Books on Afghanistan
The CoISTs are a new development (circa 2009) within the U.S. Army structure that grew out of the need for company level units to develop a greater understanding of their operational area and to mitigate the threat of IED attacks in a counterinsurgency evironment.
Purpose of CoISTs. The intelligence teams formed at company level are designed to analyze the effects of weather, enemy, terrain, and local population on friendly operations.
CoIST Operations. The CoIST usually occupies a desk, corner, or small room in or adjacent to the company tactical operations center (TOC). The CoIST will brief patrols prior to their departure and debrief the patrols upon their return. Reports are submitted to higher on a daily basis or as needed.
Some CoISTs are Better than Others. There are a number of factors that determined the usefulness and effectiveness of the CoISTs in Afghanistan. One is the command emphasis and support provided by the bde, bn, and company commanders and staff. A second is how much support the battalion and brigade S-2 staff provides. A third is the quality and quanity of personnel that are in the CoIST. A fourth is the pre-deployment training provided to the CoIST prior to the deployment. A fifth is the equipment provided to the CoIST.
CoIST Staffing. Most CoIST were led by a Lieutenant - usually a Fire Support Officer (FSO) - or a Staff Sergeant. Typically there were between one and six members in a CoIST. Some suggest that each platoon of the company should provide one of its members to serve in the CoIST. There are supporters and detractors for using members of the Fire Support Team (FST) in the CoIST. Usually a counterinsurgency environment sees a minimal use of indirect fire; however, some will see the CoIST as a distraction from the management of lethal and non-lethal efforts. One view says the targeting process is improved with FST involvement while another view says that fire support effectiveness declines.
CoIST Training. There are a variety of training methods and vehicles for CoIST training. These include mobile training teams, in-house, custom-tailored training events, or a resident course at the MI school at Fort Huachuca. There are also a few online courses available as well (as in the CoIST Training Web Portal on AKO). Training includes basic military intelligence analyst skills such as pattern analsys plots, link analysis diagrams, report writing, briefing and debriefing, biometrics (BATS, HIIDE, etc.), intelligence analysis process, targeting process, and basic computer mapping skills (TIGR, Google Earth, FalconView, etc.). The standard training is usually a five day course taught by brigade or division S2/G2 staff officers and NCOs.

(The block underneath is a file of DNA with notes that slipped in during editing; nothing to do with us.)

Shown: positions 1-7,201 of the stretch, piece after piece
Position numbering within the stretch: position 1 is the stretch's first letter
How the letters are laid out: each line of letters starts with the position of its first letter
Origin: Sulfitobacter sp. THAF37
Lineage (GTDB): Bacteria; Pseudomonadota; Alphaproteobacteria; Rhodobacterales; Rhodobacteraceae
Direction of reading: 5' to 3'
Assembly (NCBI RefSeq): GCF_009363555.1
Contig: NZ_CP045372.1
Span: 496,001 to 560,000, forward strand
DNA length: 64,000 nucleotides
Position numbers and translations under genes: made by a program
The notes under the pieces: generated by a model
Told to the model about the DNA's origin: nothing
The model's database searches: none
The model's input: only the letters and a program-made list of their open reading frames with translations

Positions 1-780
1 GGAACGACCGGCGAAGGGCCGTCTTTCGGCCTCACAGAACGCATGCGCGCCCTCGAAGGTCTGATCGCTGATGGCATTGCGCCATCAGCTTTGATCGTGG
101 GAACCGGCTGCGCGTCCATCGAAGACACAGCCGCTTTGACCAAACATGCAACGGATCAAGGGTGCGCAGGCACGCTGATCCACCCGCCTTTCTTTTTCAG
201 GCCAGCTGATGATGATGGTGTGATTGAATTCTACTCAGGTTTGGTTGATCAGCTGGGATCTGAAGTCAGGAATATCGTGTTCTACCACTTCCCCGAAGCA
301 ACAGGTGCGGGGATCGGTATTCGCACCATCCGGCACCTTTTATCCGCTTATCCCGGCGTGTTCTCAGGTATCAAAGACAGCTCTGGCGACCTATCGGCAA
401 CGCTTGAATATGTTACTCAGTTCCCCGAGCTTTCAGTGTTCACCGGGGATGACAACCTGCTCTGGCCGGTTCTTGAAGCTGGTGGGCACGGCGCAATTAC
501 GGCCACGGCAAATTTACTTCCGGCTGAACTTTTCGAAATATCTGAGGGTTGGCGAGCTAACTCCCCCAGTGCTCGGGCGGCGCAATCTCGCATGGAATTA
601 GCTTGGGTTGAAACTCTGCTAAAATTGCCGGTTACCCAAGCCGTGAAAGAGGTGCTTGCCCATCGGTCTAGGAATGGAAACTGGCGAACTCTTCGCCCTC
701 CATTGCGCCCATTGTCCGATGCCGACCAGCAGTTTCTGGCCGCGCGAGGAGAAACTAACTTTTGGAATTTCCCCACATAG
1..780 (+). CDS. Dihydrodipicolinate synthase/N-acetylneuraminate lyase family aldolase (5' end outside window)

Asymmetric Warfare Group (AWG), Tactical Reference Guide: Company Intelligence Cell, Fort Meade, MD: AWG, 2007.
Asymmetric Warfare Group (AWG), Operational Reference: Company Intelligence Support Team (CoIST), GTA-90-01-022, December 2010. (U//FOUO).
CALL, Company Intelligence Support Team Update, CALL Handbook No. 13-09, Center for Army Lessons Learned, May 2013.
CALL, COIST - Company Intelligence Suppport Team, CALL Handbook No. 10-20, January 2010, Center for Army Lessons Learned. (U//FOUO).
Training Circular (TC) 2-19.63, Company Intelligence Support Team, November 9, 2010.
Christopher C.E., Inverting the Army
Intelligence Pyramid, AY 2011,
School of Advanced Military Studies, U.S. Army Command and General Staff
College, Fort Leavenworth, Kansas. This research paper is a case study
analysis comparing select brigade combat teams that employed company-level
intelligence support teams (CoISTs) with those that did not.
Morris, Victor R., "Why
COIST Matters", Small Wars Journal,
March 25, 2015. The author believes that COISTs must be maintained for
future conflicts . . . but also adapted to be better integrated and
transitional within company mission command systems during Unified Land
Operations involving a hybrid threat.
Training Needs and Training Tools for
Company Intelligence Support Teams,
U.S. Army Research Institute, Aberdeen Proving Ground Element, October
2010. A 16-page slide presentation.
August 29, 2012. "2nd bCT soldiers train critical skills". DVIDS. Members of 10th Mountain Division at Fort Drum take part in CoIST training.
1. Quote on organizing for intelligence at
company level in a counterinsurgency is from David Kilcullen,
"Twenty-Eight Articles: Fundamentals of company-level counterinsurgency",
Small Wars Journal, Edition 1, March 2006.
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